Critical Evaluation

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Before Pedro Calderón de la Barca’s La vida es sueño was freely adapted by Edward Fitzgerald in 1853, it had been known to most English and European readers through the medium of French translations from the original Spanish. In spite of their richness of imagination, however, Calderón’s plays are still little known outside the Spanish-speaking world. All of this playwright’s work has vigor and brilliance; in Life Is a Dream, for example, he uses his Polish setting and period as freely as William Shakespeare uses the seacoast of Bohemia or the forest of Arden. A gothic quality in the mountain scenes suggests the popular atmosphere of much eighteenth century fiction, and the play offers considerable psychological insight into character as well. This work admirably reveals the personality of its writer, who was a soldier, an ardent patriot, an artist, and a devout son of the Catholic Church.

Life Is a Dream, which has also been translated into English as Such Stuff as Dreams Are Made Of, is one of the masterpieces of world literature, as relevant today as when it was first performed in 1635. Its power, along with the sheer beauty of its verse, lies in the questions it asks but never answers. The play’s richness of meaning can be inferred from the various categories into which critics and scholars have placed it; it has been called Christian, romantic, philosophical, existentialist, absurdist, and tragic theater.

The drama is organized around three great soliloquies by Segismundo that not only further the action but also exemplify the dominant themes of the play. The first, spoken by Segismundo while he is still in chains, imprisoned in his tower, centers on his lack of freedom compared with other creatures of the earth; the second is the famous “life is a dream” speech, in which Segismundo can no longer distinguish between reality and dream; and the third focuses on Segismundo’s decision to act and act well, no matter whether he is awake or asleep.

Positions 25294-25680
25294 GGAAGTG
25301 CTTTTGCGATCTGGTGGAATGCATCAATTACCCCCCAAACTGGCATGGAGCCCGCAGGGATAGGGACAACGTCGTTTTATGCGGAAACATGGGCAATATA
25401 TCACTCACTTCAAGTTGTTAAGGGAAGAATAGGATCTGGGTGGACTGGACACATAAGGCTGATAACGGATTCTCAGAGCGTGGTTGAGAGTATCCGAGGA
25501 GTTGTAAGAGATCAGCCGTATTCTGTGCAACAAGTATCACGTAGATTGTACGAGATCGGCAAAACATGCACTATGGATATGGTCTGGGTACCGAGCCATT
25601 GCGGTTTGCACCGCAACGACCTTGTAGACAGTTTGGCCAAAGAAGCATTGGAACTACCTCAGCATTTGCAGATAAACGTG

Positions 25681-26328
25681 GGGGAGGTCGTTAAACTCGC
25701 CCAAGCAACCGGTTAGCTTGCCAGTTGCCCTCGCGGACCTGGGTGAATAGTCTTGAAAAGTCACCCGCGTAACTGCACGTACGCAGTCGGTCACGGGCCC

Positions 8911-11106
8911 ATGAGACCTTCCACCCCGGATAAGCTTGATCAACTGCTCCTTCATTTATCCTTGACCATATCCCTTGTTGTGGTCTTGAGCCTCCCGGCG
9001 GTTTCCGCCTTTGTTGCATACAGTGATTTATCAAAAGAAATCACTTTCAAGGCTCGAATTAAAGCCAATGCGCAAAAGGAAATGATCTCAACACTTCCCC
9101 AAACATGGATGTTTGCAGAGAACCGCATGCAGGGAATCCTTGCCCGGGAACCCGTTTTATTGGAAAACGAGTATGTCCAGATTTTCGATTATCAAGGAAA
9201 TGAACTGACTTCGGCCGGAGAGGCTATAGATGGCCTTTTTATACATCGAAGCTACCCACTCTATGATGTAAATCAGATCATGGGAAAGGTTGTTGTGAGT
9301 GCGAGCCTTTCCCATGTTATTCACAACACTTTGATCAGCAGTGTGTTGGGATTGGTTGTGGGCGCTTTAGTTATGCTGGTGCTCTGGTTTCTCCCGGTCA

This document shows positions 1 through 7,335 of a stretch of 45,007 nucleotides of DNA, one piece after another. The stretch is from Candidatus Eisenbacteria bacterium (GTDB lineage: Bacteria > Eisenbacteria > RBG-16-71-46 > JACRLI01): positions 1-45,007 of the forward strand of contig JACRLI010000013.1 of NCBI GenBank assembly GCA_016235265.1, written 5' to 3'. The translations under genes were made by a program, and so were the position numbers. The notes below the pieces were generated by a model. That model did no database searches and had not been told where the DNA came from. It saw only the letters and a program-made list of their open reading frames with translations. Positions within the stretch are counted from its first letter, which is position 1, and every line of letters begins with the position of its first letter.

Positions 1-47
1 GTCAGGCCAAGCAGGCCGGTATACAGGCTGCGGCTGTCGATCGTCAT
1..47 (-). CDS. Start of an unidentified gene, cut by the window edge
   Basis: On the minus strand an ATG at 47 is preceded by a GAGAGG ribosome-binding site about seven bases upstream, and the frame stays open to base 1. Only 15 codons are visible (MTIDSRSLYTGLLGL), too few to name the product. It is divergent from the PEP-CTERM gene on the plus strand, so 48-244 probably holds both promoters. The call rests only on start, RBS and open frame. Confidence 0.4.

The dramatic interplay of light and shadow in the play’s imagery reflects Segismundo’s confusion between reality and dream. For example, the abrupt change he experiences from the perpetual twilight of his tower to the hurtful brilliance of the court is the stuff of nightmares for Segismundo. Ironically, the bright light of the court should symbolize knowledge and wisdom, but in the play its harshness, which blinds Segismundo, represents the cruelty of a king who is blinded in turn by his own self-image and mistaken beliefs. Segismundo finds the light of truth in his dark tower.

The paradoxes of the imagery mirror the ambiguities of the themes of the play. A principal theme is that of the triumph of free will. Out of fear, at Segismundo’s birth King Basilio rejected the concept of free will and robbed his son of his freedom, but Segismundo finds that only by controlling his will can he achieve the freedom he seeks. Segismundo, at the end of the work, has triumphed over his baser nature, but he has had to give up the woman he loves. The denouement, although it ties up the loose ends of the plot, is far from being the happy ending of a typical romance. When Segismundo’s final action is to imprison in his tower for rebellion a soldier who helped to set him free, an ironic cycle is completed.